Council won't ask rental owners for registration fees
Mayor, council members pay tribute to Mike Harmon
WORTHINGTON — The city will not solicit payment of registration fees by owners of rental properties for 2021, members of the Worthington City Council agreed Monday night, though it will continue to ask that such owners still register their properties.
Council members voted during a February meeting to rescind the city’s Rental Housing Registration and Inspection Plan, a decision prompted by both an inability to do rental property inspections due to COVID-19 and a need to develop a potentially stricter and more enforceable policy. The council debated the merits of keeping the fee in place for 2021 despite rescinding the program, as well as options that include making the fees optional or waiving them entirely.
Councilman Larry Janssen suggested the city retain the fees, knowing rental property owners are already aware of them and accustomed to paying them. Councilman Chad Cummings, meanwhile, said there are many rental property owners who don’t pay the fees even when they’re required, and suggested making the registration fee payment optional for this year only.
“We could send out something that says we’re working on reforming the program to make it viable for the community,” said Cummings, adding that the letter could request owner registration for rental property units while “the option to pay is yours.”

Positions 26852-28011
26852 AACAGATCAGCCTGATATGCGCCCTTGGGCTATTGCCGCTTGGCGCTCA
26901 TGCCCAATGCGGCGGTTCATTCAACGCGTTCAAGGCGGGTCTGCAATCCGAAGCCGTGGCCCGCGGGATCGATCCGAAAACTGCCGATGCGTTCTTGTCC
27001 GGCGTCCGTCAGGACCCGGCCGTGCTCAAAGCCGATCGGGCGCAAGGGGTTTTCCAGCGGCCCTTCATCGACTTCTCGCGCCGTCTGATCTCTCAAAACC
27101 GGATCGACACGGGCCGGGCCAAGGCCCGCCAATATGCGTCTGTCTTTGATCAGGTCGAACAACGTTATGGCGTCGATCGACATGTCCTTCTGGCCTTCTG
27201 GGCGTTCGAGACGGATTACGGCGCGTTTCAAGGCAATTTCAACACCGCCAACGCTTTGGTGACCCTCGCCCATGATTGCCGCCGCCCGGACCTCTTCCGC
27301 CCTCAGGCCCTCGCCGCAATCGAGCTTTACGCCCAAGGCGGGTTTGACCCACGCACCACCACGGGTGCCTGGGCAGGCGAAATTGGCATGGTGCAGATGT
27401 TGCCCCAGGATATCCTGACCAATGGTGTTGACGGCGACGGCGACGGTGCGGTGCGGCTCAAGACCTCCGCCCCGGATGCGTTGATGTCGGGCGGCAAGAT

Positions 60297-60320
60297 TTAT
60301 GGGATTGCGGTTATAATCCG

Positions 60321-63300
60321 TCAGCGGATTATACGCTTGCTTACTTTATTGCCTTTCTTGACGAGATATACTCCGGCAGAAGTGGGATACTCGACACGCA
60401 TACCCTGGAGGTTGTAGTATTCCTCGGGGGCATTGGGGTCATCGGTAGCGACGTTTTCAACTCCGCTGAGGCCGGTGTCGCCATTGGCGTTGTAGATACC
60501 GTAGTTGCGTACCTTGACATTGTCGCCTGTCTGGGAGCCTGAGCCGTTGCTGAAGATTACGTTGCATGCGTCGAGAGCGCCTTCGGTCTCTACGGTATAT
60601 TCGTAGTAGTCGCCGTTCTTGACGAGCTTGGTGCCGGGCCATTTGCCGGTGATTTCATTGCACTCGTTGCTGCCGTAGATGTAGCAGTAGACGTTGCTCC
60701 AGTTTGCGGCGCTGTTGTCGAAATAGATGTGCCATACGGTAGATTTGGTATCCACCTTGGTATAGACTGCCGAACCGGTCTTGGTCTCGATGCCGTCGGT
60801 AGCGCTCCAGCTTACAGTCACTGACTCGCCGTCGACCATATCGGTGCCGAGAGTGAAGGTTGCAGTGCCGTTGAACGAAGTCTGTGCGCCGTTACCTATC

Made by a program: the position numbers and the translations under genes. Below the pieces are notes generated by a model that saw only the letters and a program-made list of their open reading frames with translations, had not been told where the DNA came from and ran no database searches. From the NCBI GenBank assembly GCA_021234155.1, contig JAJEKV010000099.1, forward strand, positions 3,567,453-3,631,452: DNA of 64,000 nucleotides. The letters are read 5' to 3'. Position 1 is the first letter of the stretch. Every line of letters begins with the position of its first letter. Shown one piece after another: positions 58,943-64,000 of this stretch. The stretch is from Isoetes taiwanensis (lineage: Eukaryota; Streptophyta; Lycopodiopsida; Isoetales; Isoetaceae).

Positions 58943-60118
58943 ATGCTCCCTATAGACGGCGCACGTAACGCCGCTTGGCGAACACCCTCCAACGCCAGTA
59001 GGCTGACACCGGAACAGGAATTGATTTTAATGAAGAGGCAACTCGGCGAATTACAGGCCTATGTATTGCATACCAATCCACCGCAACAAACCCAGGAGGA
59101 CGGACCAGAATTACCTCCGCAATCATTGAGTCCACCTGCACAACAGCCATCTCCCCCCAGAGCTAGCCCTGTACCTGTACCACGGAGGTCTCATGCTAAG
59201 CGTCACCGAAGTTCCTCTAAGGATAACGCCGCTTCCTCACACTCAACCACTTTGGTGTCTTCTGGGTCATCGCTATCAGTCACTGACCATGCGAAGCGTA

Councilwoman Amy Ernst had another opinion, suggesting the registration fees be waived entirely.
“We’ve gone two years without inspections … and this could be viewed like a bit of relief,” she said. “It’s like we’re saying, ‘Take a breath for a year.'"
Ultimately, the council reached a consensus (no formal vote was taken on the matter) that directed the city to ask rental property owners to register their rental units without asking them to pay fees.
While the discussion of registration fees for rental properties took up the most time of any agenda item during Monday’s meeting, council members began their session by taking 10 to 15 minutes to acknowledge the recent death of Mike Harmon and pay tribute to him. Harmon, a city councilman since January 2015 and in the midst of his second four-year term, died suddenly March 4 at his home.
“We will miss his service, his endless optimism, his big heart and his wide smile,” Mayor Mike Kuhle said. “Mike truly cared for the community of Worthington, and we will miss him greatly. Our prayers and deepest sympathies go out to his wife, Elena, and his family at this difficult time.”
“He was a man of great competence … and he was a good friend,” added Janssen through tears. “I had many good conversations with him, including going to Perkins (with him) after the meetings. I’ll miss him.”
Harmon’s wife, children and a granddaughter were among those attending Monday night’s meeting. After a moment of silence, Ernst delivered flowers and Harmon’s nameplate from his empty seat at the table to Elena Harmon.